Federal Rule of Civil Procedure 12(c) permits a party to seek judgment on the pleadings, after the filing of an answer, i.e., when the pleadings are closed (a "Rule 12(c) Motion"). Fed.R.Civ.P. 12(c). In evaluating a Rule 12(c) Motion, courts apply the "same standard applicable to Fed.R.Civ.P. 12(b)(6) motions to dismiss." Ezra v. Weitz & Luxenberg, P.C., 794 Fed.Appx. 27, 28 (2d Cir. 2019)(Summary Order)(citing Bank of New York v. First Millennium, Inc., 607 F.3d 905, 922 (2d Cir. 2010)). Thus, a court must "accept all factual allegations in the complaint as true and draw all reasonable inferences in plaintiff's favor." Bryan v. Credit Control, LLC, 954 F.3d 576, 580 (2d Cir. 2020). "Because hasty or imprudent use of this summary procedure by the courts violates the policy in favor of ensuring to each litigant a full and fair hearing on the merits of his or her claim or defense, federal courts are unwilling to grant a motion under Rule 12(c) unless the movant clearly establishes that no material issue of fact remains to be resolved and that he is entitled to judgment as a matter of law." Gioconda L. Group PLLC v. Kenzie, 941 F.Supp. 2d 424, 427 (S.D.N.Y. 2013)(internal citations omitted).

Any motion pursuant to Fed.R.Civ.P. 12(c) must be made early enough so as not delay trial. Fed.R.Civ.P. 12(c).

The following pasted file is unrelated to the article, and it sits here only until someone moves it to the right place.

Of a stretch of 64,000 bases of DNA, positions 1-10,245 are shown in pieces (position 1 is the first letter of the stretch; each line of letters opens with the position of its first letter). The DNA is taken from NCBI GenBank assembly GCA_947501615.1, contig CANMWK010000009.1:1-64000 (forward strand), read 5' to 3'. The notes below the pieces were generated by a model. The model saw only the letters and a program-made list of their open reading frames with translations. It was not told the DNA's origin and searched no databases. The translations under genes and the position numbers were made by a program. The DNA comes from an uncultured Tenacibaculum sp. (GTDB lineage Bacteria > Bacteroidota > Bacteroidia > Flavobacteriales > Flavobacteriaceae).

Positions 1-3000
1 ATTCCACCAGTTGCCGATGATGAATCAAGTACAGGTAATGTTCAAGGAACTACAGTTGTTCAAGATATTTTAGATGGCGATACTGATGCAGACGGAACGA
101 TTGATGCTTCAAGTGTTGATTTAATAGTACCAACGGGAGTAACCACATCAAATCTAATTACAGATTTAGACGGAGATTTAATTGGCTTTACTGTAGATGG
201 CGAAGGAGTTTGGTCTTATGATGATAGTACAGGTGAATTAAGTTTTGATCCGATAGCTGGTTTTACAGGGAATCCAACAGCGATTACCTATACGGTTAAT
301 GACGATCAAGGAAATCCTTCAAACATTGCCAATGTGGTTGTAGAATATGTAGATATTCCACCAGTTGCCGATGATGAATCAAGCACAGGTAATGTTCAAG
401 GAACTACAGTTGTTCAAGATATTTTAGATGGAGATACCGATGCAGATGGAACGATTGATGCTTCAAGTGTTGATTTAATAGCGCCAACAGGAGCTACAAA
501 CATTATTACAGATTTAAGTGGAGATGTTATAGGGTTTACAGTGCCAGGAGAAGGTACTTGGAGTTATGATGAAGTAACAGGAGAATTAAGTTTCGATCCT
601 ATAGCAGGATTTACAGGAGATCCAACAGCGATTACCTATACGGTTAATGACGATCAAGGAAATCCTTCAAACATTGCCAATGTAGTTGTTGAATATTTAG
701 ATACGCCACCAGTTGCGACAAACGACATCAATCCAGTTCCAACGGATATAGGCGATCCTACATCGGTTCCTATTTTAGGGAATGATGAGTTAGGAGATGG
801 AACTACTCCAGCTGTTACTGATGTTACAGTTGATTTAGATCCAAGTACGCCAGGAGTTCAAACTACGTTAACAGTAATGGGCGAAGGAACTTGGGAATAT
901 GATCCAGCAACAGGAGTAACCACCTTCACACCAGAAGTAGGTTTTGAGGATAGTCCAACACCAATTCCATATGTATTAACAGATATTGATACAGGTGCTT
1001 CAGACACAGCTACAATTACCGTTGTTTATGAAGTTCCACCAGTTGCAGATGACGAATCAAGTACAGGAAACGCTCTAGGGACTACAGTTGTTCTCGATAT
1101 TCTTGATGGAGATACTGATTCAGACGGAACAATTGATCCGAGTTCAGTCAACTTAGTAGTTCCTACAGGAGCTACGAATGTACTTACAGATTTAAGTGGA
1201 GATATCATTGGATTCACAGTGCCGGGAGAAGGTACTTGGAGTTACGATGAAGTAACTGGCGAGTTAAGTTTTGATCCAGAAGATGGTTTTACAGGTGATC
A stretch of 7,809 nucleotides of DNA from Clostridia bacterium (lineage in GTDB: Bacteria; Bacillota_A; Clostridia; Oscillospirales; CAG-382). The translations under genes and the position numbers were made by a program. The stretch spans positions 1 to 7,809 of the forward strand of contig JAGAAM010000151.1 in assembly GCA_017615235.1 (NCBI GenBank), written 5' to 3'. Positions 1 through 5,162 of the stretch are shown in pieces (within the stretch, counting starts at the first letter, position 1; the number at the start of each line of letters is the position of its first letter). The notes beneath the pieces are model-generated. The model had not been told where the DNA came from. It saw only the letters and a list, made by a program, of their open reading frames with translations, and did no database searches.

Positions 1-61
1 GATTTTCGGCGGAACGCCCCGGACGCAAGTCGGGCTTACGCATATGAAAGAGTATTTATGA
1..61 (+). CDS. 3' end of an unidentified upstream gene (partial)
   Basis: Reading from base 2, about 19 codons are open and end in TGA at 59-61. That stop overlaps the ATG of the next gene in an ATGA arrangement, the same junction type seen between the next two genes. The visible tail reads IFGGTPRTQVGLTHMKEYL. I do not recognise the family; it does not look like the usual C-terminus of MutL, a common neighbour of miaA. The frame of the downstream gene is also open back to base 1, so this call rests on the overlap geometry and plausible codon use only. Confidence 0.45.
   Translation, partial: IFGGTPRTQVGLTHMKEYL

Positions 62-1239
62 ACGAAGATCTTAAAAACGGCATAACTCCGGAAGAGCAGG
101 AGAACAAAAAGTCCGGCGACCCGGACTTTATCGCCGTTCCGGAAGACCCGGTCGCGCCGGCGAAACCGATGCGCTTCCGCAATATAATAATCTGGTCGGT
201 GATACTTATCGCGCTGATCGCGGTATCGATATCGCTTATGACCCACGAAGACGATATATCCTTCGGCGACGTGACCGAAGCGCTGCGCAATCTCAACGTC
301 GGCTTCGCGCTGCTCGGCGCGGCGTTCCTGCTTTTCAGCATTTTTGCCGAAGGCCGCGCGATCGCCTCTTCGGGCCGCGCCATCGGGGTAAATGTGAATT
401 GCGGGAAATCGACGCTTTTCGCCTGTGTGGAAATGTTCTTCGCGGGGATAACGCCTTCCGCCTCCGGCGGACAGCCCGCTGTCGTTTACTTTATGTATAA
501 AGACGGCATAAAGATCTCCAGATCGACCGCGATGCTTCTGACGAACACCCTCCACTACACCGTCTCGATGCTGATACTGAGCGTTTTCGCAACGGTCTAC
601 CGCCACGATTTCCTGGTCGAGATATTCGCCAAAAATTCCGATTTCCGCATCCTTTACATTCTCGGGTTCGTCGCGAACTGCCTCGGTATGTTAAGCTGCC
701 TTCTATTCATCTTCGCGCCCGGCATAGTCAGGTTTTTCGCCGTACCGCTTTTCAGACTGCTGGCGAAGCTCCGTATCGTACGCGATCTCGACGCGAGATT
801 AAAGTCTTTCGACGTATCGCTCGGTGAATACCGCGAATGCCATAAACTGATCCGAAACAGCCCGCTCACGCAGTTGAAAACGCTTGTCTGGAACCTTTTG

In this process, a court may consider "the complaint, the answer, any written documents attached to them, and any matter of which the court can take judicial notice for the factual background of the case." L-7 Designs, Inc. v. Old Navy, LLC, 647 F.3d 419, 422 (2d Cir. 2011)(quoting, Roberts v. Babkiewicz, 582 F.3d 418, 419 (2d Cir. 2009)). To survive a Rule 12(c) Motion, a complaint "must contain sufficient factual matter, accepted as true, to state a claim to relief that is plausible on its face." Hayden v. Paterson, 594 F.3d 150, 160 (2d Cir. 2010). While the parties filed voluminous documents attached to their memoranda of law, nothing requires "the Court to review portions of the record in response to a motion, where the moving and opposition papers do not make specific reference to such portions of the record." D.Conn.L.Civ.R. 7(a)(3); See, e.g., 19-3005 AP-ECF Nos. 89; 106, Exs. A, B; 19-3006 AP-ECF Nos. 76; 94, Exs. A-C. Further, as this Rule 12(c) Motion is not a motion for summary judgment where anything other than the court's own record of the case and the allegations of the Complaints are examined, the record for this Decision does not include such extraneous materials.